Vehicle Crashworthiness Ratings and Crashworthiness by Year of VehicleManufacture: Victoria and NSW Crashes During 1987-97, Queensland Crashes During 1991-96

Monash University Accident Research Centre - Report #150 - 1999

Full report in .pdf format [8.7MB]

Authors: Newstead, S.V., Cameron, M.H. & Le, C.M.

Abstract:

Crashworthiness is the relative safety of vehicles in preventing severe injury in crashes. Crashworthiness ratings for 1982-97 model vehicles were developed based on data on crashes in Victoria and New South Wales during 1987-97 and in Queensland during 1991-96. Crashworthiness was measured by a combination of injury severity (of injured drivers) and injury risk (of drivers involved in crashes). Injury severity was based on 113,531 drivers injured in crashes in the three States. Injury risk was based on 518,726 drivers involved in crashes in New South Wales and Queensland where a vehicle was towed away. The ratings were adjusted for the driver sex and age, the speed limit at the crash location, the number of vehicles involved, the state in which the crash occurred and the year in which the crash occurred. These factors were found to be strongly related to injury risk and/or severity. The ratings estimate the risk of a driver being killed or admitted to hospital when involved in a tow-away crash, to a degree of accuracy represented by the confidence limits of the rating in each case. The estimates and their associated confidence limits were sufficiently sensitive that they were able to identify 55 models of passenger cars, four-wheel drive vehicles, passenger vans and light commercial vehicles that have superior or inferior crashworthiness characteristics compared with the average vehicle.

Also investigated is the relationship between vehicle crashworthiness and the year of manufacture of Australian vehicles manufactured from 1964 to 1997. The data covered 1,292,150 drivers involved in tow-away crashes in New South Wales during 1987-97 and Queensland during 1991-96, and 309,729 drivers injured in crashes in Victoria, New South Wales or Queensland during the same periods. Cars, station wagons and taxis manufactured during the years 1964 to 1997 were considered.

The results of this report are based on a number of assumptions and warrant a number of qualifications that should be noted.

Executive Summary

This report describes the development of further updated crashworthiness ratings (the relative safety of vehicles in preventing severe injury in crashes) for 1982-97 model vehicles based on crash data from Victoria and New South Wales during 1987-97 and from Queensland during 1991-96. Crashworthiness was measured by a combination of injury severity (of injured drivers) and injury risk (of drivers involved in crashes). Injury severity was based on 113,531 drivers injured in crashes in the three States during 1987-97. Injury risk was based on 518,726 drivers involved in crashes in New South Wales and Queensland where a vehicle was towed away.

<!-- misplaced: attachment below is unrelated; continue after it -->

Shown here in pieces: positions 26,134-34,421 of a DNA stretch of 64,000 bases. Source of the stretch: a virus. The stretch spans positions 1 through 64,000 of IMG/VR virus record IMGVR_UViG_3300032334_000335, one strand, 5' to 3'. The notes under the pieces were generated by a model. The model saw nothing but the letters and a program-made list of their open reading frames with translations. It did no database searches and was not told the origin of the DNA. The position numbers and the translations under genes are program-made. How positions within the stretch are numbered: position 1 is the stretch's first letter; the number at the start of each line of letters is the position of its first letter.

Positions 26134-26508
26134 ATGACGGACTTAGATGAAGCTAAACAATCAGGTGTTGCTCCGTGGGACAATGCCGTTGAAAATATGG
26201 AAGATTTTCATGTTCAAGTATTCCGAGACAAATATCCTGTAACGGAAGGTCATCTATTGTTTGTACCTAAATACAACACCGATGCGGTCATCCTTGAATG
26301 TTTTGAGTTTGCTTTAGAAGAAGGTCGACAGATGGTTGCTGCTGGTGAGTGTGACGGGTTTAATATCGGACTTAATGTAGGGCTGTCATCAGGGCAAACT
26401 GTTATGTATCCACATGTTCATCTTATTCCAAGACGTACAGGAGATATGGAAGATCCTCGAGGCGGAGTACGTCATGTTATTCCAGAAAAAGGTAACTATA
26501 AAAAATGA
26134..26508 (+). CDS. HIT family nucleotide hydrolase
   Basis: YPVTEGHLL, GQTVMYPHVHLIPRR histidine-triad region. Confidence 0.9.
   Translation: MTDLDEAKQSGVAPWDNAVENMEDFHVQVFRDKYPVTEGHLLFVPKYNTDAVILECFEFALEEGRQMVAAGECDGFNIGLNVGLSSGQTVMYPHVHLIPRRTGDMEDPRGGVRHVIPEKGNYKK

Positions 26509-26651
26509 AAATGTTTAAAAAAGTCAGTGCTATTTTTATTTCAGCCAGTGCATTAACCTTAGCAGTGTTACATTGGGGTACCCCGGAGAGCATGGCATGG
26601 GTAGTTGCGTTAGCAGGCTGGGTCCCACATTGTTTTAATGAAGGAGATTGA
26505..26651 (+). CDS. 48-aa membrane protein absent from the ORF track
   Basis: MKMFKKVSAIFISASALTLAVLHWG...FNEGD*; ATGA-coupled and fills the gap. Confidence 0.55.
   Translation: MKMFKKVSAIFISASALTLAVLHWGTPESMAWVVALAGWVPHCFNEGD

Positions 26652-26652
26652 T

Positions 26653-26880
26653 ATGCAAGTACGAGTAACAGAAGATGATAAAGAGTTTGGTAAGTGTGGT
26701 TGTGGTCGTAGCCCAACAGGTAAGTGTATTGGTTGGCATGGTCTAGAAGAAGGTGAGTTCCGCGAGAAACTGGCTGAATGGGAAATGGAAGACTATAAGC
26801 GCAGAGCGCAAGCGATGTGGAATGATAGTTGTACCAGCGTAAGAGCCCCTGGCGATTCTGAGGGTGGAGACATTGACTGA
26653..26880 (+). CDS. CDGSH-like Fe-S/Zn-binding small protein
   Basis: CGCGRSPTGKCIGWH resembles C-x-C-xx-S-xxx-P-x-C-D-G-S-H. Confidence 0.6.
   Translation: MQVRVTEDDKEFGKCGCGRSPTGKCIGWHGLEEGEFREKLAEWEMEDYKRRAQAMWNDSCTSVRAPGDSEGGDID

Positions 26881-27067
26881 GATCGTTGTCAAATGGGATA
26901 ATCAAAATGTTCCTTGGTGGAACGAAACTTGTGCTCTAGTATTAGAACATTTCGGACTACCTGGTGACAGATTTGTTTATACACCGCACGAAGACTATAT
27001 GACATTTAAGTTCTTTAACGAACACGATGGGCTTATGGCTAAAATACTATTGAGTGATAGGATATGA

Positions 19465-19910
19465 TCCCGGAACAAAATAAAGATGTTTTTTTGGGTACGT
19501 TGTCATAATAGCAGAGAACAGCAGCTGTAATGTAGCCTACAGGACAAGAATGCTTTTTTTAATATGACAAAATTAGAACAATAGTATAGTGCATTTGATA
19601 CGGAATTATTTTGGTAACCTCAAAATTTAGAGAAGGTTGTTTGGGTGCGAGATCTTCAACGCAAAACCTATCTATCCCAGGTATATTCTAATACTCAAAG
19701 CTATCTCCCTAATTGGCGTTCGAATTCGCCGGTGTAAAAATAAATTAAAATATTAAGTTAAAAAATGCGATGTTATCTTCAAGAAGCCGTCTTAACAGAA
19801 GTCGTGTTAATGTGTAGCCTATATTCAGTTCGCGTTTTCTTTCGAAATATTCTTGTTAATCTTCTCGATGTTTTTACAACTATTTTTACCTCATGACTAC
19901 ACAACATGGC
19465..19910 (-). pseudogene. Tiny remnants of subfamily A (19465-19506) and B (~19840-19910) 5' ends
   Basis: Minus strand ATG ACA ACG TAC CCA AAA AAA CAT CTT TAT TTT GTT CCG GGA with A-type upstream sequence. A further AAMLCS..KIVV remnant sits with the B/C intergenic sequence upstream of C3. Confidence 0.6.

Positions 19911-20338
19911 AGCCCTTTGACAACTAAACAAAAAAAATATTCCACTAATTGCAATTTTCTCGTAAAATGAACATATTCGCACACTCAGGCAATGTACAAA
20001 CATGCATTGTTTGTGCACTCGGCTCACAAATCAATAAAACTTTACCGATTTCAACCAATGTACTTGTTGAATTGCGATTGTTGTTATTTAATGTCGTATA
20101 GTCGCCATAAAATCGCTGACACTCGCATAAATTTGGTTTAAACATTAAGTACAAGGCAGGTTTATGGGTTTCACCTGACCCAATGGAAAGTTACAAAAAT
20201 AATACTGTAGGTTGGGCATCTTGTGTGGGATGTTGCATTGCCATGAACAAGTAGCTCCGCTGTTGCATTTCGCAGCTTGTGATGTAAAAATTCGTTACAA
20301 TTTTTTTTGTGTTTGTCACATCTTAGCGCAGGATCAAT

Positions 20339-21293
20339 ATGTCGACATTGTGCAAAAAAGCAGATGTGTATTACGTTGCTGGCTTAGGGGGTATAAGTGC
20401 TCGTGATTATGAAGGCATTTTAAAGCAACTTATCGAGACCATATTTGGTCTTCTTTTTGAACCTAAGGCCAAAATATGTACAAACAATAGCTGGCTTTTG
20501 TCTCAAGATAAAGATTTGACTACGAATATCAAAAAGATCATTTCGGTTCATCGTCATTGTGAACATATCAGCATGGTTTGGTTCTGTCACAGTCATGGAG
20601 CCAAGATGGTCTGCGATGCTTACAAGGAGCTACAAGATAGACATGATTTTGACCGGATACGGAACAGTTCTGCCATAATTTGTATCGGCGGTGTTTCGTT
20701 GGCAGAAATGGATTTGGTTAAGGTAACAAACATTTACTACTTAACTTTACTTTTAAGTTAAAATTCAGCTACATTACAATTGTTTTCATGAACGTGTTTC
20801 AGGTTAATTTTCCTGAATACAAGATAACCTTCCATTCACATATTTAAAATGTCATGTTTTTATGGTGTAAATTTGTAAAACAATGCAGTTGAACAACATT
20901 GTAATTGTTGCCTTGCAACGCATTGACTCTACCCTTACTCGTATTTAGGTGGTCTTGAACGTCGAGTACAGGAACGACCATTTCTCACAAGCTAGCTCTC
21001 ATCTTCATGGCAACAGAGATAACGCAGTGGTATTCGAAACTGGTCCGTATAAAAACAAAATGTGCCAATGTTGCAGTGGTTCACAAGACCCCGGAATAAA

The crashworthiness ratings were adjusted for the driver sex and age, the speed limit at the crash location, the number of vehicles involved, the year in which the crash occurred and the state in which the crash occurred. These factors were found to be strongly related to injury risk and/or severity. Adjustments were made with the aim of measuring the effects of vehicle factors alone, uncontaminated by other factors available in the data that affected crash severity and injury susceptibility.

The rating scores estimate the risk of a driver being killed or admitted to hospital when involved in a tow-away crash, to a degree of accuracy represented by the confidence limits of the rating in each case. The estimates and their associated confidence limits were sufficiently sensitive that they were able to identify 55 models of passenger cars, four-wheel drive vehicles, passenger vans and light commercial vehicles that have superior or inferior crashworthiness characteristics compared with the average vehicle.

It is concluded that the additional crash data has enabled the crashworthiness ratings to be obtained for a larger range of car models than previously. The new data set has been able to produce more up-to-date and reliable estimates of the crashworthiness of individual car models than those published previously. However the results and conclusions are based on a number of assumptions and warrant a number of qualifications that should be noted.

A second stage of the project investigated the relationship between vehicle crashworthiness and the year of manufacture of vehicles for the years of manufacture 1964 to 1997. This study updated an earlier one that studied vehicles manufactured in the years 1964 to 1996.

The crashworthiness of passenger vehicles (cars, station wagons and taxis), measured by the risk of the driver being killed or admitted to hospital as the result of involvement in a tow-away crash, has been estimated for the years of manufacture from 1964 to 1997. This study showed similar patterns of improvements in crashworthiness over the period of study to the original study with the greatest gains over the years 1970 to 1979 during which a number of new Australian Design Rules aimed at occupant protection took effect. Gains in crashworthiness have also been observed over the years 1989 to 1997.

Sponsoring Organisations: Road Traffic Authority of NSW, Royal Automobile Club of Victoria Ltd., NRMA Ltd., VicRoads and by a grant from the Federal Office of Road Safety